Biological and therapeutic significance of tissue transglutaminase in pancreatic cancer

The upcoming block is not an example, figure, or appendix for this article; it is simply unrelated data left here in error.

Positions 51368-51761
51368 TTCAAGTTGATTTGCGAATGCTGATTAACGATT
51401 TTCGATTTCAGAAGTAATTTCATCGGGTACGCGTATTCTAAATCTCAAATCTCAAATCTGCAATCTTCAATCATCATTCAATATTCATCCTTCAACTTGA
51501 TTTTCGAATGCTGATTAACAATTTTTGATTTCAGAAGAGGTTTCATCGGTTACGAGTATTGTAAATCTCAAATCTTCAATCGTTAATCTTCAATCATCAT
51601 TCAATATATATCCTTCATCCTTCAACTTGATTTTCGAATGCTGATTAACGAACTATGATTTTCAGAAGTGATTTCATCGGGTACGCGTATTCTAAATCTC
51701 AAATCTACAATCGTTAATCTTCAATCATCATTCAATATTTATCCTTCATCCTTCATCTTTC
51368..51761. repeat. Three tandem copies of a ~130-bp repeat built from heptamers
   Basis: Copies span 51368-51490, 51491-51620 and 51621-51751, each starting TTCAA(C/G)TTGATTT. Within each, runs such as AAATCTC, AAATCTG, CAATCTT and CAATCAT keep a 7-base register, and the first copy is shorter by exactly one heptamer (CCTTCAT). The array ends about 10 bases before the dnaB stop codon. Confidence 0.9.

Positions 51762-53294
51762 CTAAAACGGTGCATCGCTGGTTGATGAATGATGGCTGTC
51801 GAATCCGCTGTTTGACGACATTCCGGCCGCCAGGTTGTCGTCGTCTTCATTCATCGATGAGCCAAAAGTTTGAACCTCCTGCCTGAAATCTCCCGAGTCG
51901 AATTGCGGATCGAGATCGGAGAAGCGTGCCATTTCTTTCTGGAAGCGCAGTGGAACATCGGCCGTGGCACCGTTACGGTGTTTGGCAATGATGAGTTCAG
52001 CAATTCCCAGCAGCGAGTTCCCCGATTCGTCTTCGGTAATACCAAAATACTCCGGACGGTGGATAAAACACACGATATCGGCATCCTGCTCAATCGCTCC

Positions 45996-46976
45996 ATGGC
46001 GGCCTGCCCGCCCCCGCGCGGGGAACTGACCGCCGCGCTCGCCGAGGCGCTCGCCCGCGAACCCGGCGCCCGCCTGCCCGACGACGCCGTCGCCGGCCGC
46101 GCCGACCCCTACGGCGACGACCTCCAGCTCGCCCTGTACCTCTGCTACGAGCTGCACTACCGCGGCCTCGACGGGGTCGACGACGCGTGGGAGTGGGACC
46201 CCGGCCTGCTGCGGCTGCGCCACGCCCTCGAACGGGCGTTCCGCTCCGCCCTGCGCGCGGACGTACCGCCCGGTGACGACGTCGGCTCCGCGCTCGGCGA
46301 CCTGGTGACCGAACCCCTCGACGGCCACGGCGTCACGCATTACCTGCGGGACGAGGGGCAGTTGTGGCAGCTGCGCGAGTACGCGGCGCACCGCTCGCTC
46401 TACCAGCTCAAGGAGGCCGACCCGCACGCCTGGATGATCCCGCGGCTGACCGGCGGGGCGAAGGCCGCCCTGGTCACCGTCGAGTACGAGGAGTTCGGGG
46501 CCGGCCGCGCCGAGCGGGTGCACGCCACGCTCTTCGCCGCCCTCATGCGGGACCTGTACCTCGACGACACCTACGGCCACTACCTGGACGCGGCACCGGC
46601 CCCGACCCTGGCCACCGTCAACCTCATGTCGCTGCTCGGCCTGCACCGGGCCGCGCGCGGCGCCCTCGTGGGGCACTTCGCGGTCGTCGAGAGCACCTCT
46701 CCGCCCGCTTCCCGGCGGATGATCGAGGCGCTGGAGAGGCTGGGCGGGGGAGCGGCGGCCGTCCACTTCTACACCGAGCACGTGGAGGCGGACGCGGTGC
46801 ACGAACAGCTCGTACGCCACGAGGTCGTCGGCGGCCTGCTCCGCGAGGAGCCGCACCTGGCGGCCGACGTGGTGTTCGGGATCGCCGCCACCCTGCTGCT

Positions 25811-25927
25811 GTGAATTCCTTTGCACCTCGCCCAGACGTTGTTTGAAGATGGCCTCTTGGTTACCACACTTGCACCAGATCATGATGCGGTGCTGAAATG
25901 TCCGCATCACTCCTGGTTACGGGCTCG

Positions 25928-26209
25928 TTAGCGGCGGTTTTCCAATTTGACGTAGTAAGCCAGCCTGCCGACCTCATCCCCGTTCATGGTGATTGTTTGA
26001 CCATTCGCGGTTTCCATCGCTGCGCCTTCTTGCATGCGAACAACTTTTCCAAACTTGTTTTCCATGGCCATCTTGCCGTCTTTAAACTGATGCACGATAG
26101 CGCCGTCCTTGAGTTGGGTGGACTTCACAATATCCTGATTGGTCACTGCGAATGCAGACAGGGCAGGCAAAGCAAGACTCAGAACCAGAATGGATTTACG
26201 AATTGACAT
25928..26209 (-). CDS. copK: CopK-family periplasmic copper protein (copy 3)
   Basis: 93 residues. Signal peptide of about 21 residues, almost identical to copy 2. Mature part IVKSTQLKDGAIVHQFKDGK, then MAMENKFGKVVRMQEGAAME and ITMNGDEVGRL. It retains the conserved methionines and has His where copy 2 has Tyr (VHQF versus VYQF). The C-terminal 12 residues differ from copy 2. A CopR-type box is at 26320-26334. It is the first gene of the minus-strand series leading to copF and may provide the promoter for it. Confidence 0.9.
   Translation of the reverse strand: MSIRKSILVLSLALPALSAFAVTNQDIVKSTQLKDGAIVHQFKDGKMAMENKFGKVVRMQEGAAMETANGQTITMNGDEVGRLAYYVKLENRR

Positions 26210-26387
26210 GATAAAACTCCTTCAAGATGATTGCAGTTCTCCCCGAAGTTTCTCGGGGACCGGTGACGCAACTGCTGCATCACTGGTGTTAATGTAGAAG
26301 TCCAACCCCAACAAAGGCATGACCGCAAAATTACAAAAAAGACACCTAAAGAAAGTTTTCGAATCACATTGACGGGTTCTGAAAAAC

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Pancreatic ductal adenocarcinoma (PDA) is one of the deadliest cancers world-wide with an estimated annual incidence and mortality rates of approximately 6,500 cases in the UK, over 40,000 cases in Europe, 19,000 cases in Japan and over 30,000 cases in the United States. Difficulty to diagnose the disease at an early stage, rapid progression and intrinsic resistance to currently available therapies are major factors that contribute to poor disease outcome in these patients (overall 5 years survival, <3%). Identification of cancer cell-encoded genes that contribute to the development of intrinsic resistance and metastatic spread of the PDA tumors, may yield immediate clinical benefits in terms of revealing new therapeutic targets for effective treatment of the disease. This article discusses the significance of tissue-type transglutaminase (TG2) whose expression is elevated in the majority of PDA tumors and cell lines. Based on the published data and the results discussed in this review, TG2 appears to be a promising target for containment and treatment of this formidable disease.